On Monday we welcomed 80 visiting students and their teachers to the Department of Geology for the 55th Annual Bennett Lecture. Our visitors were Geology and Biology AS level students from Herefordshire, Worcestershire, Leicestershire, London and Derbyshire. They took part in an afternoon of Pre-Lecture activities on evolution and fossils. As well as these visitors, the lecture was also attended by members of the public, the Leicester Literary and Philosophical Society, Geology Section, and staff and students from the Department of Geology.
The afternoon activities were great fun and allowed the visitors to get hands-on fossil experience and to work in teams with new people.
The geological timeline activity asked students to work in small groups to find out about the evolution of a particular fossil group or topic through the Palaeozoic, and then present their findings. Our student demonstrators did a fantastic job in explaining new concepts to the visitors and talking about their experience studying geology.
The microfossils activity allowed the students to pick out real fossils from a sieved sediment that contains tetrapods and many types of fish. Many scales, plant and bone fragments, and a few fish teeth were found! This activity looked at a sample we have been studying in the TW:eed Project, and the results have added to what we know about life in the early Carboniferous.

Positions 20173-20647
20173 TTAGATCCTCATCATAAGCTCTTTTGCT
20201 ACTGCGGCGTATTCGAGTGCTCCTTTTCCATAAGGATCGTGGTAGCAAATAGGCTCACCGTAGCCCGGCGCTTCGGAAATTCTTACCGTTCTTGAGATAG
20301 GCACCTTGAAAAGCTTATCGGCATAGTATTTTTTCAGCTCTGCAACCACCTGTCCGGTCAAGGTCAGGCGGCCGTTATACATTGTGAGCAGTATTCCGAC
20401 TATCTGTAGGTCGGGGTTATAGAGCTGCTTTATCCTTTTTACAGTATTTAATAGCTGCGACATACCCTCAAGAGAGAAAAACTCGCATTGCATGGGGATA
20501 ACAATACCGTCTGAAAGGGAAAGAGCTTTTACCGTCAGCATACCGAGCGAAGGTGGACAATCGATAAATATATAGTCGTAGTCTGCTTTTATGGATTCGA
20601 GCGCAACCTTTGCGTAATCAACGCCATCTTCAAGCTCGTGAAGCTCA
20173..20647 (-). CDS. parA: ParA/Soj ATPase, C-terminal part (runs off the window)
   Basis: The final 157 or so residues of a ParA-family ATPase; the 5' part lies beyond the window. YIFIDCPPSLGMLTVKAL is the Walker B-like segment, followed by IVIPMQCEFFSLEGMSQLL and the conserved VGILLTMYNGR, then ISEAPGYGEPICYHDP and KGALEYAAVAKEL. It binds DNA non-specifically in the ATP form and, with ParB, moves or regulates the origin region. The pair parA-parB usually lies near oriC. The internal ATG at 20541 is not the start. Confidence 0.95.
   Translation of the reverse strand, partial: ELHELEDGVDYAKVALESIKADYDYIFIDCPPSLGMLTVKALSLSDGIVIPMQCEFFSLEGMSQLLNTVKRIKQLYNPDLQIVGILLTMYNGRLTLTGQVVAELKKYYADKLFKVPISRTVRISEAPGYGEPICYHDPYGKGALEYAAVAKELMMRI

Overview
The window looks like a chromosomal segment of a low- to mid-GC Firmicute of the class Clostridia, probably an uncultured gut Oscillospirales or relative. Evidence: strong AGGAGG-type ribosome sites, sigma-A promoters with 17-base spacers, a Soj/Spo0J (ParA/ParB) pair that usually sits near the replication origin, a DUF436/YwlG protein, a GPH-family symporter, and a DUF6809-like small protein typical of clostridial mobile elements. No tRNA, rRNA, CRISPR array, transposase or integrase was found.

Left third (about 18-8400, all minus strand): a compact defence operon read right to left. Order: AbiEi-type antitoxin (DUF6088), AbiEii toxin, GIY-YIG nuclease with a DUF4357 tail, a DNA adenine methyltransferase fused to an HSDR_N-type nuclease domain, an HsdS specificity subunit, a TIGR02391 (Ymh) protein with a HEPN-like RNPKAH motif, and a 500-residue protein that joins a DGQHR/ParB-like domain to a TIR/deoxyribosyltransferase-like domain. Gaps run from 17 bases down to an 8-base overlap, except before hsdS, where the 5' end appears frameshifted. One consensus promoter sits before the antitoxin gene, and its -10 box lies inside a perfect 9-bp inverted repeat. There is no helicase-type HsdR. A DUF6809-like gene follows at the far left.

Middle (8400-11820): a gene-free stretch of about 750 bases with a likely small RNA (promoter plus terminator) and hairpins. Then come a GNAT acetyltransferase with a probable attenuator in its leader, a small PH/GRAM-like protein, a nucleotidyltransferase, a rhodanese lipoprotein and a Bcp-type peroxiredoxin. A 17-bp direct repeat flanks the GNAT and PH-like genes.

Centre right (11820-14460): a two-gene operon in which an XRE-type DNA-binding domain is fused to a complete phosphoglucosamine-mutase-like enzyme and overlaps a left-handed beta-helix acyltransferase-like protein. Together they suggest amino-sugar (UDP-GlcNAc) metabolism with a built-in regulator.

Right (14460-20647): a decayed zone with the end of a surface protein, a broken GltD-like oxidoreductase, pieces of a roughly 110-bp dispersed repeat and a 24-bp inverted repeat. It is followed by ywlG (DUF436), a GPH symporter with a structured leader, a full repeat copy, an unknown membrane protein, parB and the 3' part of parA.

Students from visiting schools and colleges working on the activities
Some of the fantastic team of volunteers and staff from the Department of Geology
In the evening, Professor Jenny Clack gave a very interesting and well received talk about our work on the TW:eed Project, and how it is helping to reveal hidden parts of the story of the evolution of life on land. It was great to see in her talk how important our teamwork is for this project, and how my recent work on the sediments fits into the larger story that is emerging. There were many questions after the talk, one of which was ‘why did you want to be a geologist?’, to which Jenny responded that she isn’t a geologist, but a zoologist, with a fascination about ancient life on Earth. This really gave an insight into how interdisciplinary geology is as a science, and how many of the big scientific questions it seeks to address, such as the evolution of life onto land.
The day was a great success and thoroughly enjoyed by all. Do come and visit for our next Bennett Lecture in 2015!
Until next time